The University of Buckingham, in association with the Higher Education Policy Institute, in bringing the fifth festival of Higher Education […]
In the wake of COVID-19, researchers can become trusted figures of authority who can purposely use their institutional privilege and re-appropriate their research networks, skills and knowledge to better the lives of vulnerable populations during a pandemic.
Six months into this pandemic, we have learned that it is not going to wipe out human life on this planet. This means, argues Robert Dingwall, that it is time for a public policy reset.
Ever since the coronavirus spread across the world, suspicions have proliferated about what is really going on. Questions arose about […]
In light of the global coronavirus pandemic, anthropologists around the world have been preparing to utilize knowledge gained from past […]
In the midst of the present chaos, it is easy to forget that the world has had pandemics before and that they have come to an end. Can we learn anything from these experiences that might help us in dealing with COVID-19?
When COVID-19 came around, an obvious joke went around in academic circles: PhD students are already isolated, so nothing will change for them. But nothing could be further than the truth. COVID-19 lockdown and university closures mean a big aggravation to the isolation already experienced by researchers.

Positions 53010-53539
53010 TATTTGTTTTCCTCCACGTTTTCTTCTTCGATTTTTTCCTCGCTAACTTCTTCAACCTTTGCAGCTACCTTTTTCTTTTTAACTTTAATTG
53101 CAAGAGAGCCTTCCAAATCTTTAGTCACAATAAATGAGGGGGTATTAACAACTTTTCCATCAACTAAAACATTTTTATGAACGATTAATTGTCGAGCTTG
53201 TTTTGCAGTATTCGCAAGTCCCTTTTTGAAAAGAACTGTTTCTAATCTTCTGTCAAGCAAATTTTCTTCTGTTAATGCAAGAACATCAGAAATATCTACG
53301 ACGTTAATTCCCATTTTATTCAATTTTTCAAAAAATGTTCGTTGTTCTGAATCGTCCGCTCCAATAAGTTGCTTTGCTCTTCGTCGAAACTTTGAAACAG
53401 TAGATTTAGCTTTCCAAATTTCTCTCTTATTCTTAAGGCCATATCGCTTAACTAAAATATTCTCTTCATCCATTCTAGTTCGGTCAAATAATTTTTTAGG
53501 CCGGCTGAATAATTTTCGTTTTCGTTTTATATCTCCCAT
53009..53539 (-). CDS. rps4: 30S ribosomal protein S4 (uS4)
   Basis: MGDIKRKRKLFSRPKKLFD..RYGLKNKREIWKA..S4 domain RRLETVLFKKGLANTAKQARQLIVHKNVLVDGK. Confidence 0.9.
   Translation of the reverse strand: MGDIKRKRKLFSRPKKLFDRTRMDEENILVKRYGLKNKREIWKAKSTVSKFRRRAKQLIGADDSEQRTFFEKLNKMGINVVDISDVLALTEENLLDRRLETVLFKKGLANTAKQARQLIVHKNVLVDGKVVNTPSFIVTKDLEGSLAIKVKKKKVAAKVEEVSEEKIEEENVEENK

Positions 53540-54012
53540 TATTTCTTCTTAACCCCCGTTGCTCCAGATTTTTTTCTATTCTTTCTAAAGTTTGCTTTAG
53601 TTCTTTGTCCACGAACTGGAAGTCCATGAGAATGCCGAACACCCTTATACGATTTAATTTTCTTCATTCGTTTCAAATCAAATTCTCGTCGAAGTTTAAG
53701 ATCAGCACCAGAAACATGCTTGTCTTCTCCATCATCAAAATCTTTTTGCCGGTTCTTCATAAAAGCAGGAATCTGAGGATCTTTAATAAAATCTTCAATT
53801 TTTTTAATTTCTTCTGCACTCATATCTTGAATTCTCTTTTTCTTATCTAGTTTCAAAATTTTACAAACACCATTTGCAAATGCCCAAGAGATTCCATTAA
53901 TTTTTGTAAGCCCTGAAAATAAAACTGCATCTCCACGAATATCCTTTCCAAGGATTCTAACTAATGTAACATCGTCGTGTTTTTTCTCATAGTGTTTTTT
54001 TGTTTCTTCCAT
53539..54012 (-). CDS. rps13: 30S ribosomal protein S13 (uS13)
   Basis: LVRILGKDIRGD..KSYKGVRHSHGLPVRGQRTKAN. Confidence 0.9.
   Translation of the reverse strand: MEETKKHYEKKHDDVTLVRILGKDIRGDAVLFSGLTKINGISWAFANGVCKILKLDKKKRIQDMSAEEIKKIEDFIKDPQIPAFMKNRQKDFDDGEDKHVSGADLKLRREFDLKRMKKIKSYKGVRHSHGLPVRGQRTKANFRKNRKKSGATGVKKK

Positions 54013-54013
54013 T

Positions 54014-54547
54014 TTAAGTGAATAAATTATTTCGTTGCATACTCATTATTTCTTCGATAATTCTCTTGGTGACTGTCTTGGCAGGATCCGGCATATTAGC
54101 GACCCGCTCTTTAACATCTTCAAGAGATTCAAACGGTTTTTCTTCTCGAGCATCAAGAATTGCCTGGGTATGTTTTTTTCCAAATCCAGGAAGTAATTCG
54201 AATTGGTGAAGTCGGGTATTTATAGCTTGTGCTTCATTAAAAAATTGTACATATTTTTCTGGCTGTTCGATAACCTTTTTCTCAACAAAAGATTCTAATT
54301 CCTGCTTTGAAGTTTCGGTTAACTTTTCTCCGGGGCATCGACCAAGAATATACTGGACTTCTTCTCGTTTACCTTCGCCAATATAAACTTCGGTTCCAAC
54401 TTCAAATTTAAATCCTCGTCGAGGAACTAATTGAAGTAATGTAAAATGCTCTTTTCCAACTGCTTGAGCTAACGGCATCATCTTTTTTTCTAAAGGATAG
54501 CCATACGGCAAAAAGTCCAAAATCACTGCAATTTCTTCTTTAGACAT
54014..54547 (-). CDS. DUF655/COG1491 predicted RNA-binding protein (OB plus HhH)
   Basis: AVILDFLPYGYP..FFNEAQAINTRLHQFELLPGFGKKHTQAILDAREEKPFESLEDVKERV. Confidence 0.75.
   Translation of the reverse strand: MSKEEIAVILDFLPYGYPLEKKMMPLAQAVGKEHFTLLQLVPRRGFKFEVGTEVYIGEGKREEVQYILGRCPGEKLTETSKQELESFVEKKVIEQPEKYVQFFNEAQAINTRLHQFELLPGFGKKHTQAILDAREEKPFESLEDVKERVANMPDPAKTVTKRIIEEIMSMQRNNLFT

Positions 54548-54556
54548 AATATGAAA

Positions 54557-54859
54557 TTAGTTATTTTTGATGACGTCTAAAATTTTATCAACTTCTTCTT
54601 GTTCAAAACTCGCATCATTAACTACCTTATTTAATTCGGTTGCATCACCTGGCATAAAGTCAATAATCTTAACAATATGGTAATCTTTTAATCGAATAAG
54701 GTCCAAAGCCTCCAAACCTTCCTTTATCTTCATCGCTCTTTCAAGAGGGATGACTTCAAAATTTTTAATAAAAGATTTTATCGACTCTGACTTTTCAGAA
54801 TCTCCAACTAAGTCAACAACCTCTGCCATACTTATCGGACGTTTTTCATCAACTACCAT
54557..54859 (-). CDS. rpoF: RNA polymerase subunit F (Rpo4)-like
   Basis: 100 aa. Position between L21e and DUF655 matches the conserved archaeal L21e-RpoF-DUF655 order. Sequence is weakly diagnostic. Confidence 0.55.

As scholars who research how to counter science misinformation and conspiracy theories, we believe there is also value in exposing the rhetorical techniques used in the viral video Plandemic. There are seven distinctive traits of conspiratorial thinking. Plandemic offers textbook examples of them all.
Around the world, face-to-face teaching has ceased, campuses are closed and empty, a sudden shift to pervasive online has generated little enthusiasm among students, travel restrictions have drained the lucrative flow of international students to a trickle, and many universities have reported significant financial problems. So what do I do with my freshly minted PhD?
The big idea The scientific community worldwide has mobilized with unprecedented speed to tackle the COVID-19 pandemic, and the emerging […]
For over a decade Kenya has made moves towards e-learning for university students. This is all the more important now, as universities have closed indefinitely due to the COVID-19 pandemic. But questions remain as to how effective it is. Jackline Nyerere shares her insights.
The current crisis we are encountering, as a result of COVID-19, should enable the appropriation of the current system of delivery and assessment in higher education. Technology integration, undeniably, remains essential for the modernization of education in India and other countries in the developing world. At the same time, such efforts should take into consideration of socio-economic factors, including region-specific issues and student diversity.
Social distancing during the COVID-19 pandemic implies many painful losses. Among them are so-called “third places” – the restaurants, bars, […]
Social science can help us in addressing racism, much of it unconscious, in our healthcare, employment, housing, banking, education, and criminal justice systems, which will be critical to meeting health and economic challenges going forward.